The much-anticipated affordable ‘JioPhone Next’ smartphone, developed jointly by Mukesh Ambani-led Reliance and tech giant Google, appears to have hit a roadblock owing to the severe global semiconductor shortage. The handset, which was scheduled to be launched on the eve of Ganesh Chaturthi festival (September 10) in the country, will not arrive before Diwali (November 4).
The companies said in a joint statement that they have made considerable progress towards launching the ‘JioPhone Next’ and have begun testing with a limited set of users for further refinement, and are actively working to make it available more widely in time for the Diwali festive season. The companies said that this additional time will also help mitigate the current industry-wide, global semiconductor shortages.
Global Chip Shortage Hits JioPhone
Industry experts told Inc42 that global semiconductor shortages is one of the primary reasons for the delay in the launch of the affordable smartphone.
“As a consequence of the pandemic and associated restrictions, there have been widespread disruptions across the semiconductor chip manufacturing ecosystem. With consumer demand for electronics spiking in an ‘everything from home’ context, and chip supplies in short supply, smartphone brands have been affected to varying degrees,” Prabhu Ram, Head, Industry Intelligence Group (IIG), CMR, a Gurugram-based market research firm, told Inc42.
“While leading global smartphone brands have stockpiled components, the chip shortages have been affecting the smartphone market across the board. It has led to increased prices for components, making end devices more costly,” Ram added.
Mukesh Ambani-led Jio, which is known to disrupt the current market trend, first with its Jio cellular connection, then online grocery platform JioMart, is now looking to disrupt the smartphone industry. Announced earlier this year during the 44th Reliance Industries’ annual general meeting (AGM) back in June, Mukesh Ambani said that ‘JioPhone Next’ would be the cheapest smartphone in the country and the world. Reports have suggested that ‘JioPhone Next’ could be under $50 (about INR 3,600) in India.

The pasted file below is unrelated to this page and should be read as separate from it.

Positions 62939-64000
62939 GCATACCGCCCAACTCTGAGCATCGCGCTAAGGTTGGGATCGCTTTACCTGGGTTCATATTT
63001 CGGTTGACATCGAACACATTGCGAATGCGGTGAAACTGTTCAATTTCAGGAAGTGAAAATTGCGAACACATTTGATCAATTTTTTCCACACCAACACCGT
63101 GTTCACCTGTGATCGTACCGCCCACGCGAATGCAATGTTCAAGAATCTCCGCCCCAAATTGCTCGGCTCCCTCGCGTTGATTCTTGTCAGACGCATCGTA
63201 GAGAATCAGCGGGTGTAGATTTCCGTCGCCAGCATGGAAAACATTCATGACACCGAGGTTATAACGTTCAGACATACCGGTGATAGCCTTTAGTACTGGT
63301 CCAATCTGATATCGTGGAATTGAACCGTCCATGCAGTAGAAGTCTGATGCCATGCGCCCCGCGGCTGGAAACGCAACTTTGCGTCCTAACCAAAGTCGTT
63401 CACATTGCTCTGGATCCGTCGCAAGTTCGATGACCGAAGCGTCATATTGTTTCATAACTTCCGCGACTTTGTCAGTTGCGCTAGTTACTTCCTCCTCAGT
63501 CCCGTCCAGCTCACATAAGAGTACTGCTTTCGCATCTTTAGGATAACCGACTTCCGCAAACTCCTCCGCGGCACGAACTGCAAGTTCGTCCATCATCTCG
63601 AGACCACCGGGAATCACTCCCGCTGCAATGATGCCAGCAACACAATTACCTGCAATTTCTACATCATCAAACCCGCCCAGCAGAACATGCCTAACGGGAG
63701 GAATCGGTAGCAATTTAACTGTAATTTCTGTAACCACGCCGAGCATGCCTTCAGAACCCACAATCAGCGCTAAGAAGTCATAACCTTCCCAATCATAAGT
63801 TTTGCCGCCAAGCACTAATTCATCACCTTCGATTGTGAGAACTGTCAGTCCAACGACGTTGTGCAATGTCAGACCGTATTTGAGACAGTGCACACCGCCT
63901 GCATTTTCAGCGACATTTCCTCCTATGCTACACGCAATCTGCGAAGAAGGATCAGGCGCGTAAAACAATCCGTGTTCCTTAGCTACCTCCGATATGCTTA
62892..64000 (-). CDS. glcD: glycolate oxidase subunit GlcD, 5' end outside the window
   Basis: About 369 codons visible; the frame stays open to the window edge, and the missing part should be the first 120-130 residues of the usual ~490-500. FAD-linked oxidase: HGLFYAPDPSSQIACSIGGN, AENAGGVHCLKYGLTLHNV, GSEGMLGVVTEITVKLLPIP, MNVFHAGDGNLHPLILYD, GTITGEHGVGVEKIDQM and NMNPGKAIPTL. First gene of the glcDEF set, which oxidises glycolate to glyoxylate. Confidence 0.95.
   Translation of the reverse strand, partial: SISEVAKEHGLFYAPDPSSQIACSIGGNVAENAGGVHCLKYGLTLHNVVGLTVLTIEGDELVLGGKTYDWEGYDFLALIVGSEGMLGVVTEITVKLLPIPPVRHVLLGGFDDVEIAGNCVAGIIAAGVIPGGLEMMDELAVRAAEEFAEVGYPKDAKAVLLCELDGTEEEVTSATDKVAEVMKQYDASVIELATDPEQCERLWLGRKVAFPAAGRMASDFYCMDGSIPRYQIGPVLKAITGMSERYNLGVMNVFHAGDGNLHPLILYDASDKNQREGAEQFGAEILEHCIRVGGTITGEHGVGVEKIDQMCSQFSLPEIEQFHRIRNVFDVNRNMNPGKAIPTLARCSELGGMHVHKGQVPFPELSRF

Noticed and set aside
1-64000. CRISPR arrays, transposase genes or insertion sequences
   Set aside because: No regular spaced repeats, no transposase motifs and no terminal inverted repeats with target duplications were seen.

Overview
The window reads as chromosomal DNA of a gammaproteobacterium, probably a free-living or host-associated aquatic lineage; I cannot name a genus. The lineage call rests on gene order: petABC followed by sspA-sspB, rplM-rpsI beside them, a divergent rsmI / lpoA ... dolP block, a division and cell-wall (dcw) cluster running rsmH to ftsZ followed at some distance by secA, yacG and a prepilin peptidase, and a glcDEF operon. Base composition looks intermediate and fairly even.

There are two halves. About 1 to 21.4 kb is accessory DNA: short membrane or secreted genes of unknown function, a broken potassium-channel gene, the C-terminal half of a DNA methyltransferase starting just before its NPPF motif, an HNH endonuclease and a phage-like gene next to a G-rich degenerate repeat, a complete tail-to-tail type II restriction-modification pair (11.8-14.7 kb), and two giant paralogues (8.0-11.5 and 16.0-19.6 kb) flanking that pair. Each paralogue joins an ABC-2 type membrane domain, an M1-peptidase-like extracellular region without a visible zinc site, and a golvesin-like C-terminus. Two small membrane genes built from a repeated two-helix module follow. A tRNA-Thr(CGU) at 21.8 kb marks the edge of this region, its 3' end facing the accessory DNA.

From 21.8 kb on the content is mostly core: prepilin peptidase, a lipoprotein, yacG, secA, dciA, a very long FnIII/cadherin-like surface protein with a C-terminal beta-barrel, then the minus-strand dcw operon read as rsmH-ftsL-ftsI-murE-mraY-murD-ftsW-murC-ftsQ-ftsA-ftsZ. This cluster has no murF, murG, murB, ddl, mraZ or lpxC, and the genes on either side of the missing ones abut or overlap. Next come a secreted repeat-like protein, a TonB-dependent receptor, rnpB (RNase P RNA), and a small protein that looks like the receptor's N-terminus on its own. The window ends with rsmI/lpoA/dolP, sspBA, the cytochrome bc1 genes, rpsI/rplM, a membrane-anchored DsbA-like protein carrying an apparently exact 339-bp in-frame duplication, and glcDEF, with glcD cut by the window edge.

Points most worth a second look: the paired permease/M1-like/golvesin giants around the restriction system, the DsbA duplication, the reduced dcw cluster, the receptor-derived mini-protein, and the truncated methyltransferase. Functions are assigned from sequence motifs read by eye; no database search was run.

Research Director Tarun Pathak at market intelligence firm Counterpoint, tells Inc42: “The chip challenges will remain for Jio in coming quarters, especially in display driver ICS and power management ICs memory components”.
India’s Smartphone Market Grows Exponentially
India’s smartphone market is set to hit a record high of 173 Mn units in 2021, growing at 14% year-on-year, according to Counterpoint Research. More than 100 Mn smartphones are expected to be shipped in the second half of the year, it said. India’s smartphone market is the second biggest market in the world after China. The pandemic saw shipment experiencing a minor dip of 4 per cent in 2020 to 152 million units (from 158 million units in 2019).
Smartphone brands have been adapting various strategies to cope with the current short supply and ‘JioPhone Next’ being a pivotal cog for Jio’s goals of feature phone to smartphone migration and “it makes sense for Jio to delay its launch and augment chip supplies”, Ram said.
‘JioPhone Next’ will be powered by an optimised operating system based on Google’s Android and Play Store. Both the companies claim that the device and the operating system will offer premium capabilities that have until now been associated with powerful smartphones, including voice-first features that enable people to consume content and navigate the phone in their own language, deliver a great camera experience, and get the latest Android feature and security updates.
JioPhone Next will feature Google Assistant, automatic read-aloud and language translation for any on-screen text, a smart camera with India-centric filters and others. The announcement of JioPhone Next comes after Google invested INR 33,737 Cr in Reliance Industries Ltd’s (RIL) digital subsidiary, Jio Platforms Ltd for 7.73% stake.
Automakers and video game console makers are the worstly affected by the global semiconductor shortages. Reports suggest that Ford, General Motors, Toyota and Volvo have either halted production of some of their models or slowed down the process. Sony and Microsoft who are known for their PlayStation and Xbox series are too facing the reel of semiconductor shortage. While major smartphone manufacturers such as Apple and Samsung are yet to face the heat as they have been stockpiling critical components of semiconductors, others are finding an alternative source.